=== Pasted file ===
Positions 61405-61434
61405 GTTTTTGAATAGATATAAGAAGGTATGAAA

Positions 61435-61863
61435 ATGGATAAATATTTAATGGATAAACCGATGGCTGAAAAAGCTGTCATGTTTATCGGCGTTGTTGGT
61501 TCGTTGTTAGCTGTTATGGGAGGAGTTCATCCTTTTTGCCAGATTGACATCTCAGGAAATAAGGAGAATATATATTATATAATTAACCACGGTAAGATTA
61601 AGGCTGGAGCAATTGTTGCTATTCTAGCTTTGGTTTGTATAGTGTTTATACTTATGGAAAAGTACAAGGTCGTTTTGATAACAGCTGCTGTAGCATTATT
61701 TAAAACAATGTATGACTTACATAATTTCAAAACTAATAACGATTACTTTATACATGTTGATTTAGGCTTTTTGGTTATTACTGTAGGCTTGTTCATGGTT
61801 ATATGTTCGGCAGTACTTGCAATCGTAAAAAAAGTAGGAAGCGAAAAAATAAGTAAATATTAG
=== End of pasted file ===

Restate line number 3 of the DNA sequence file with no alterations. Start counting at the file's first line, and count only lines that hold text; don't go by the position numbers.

Positions 61435-61863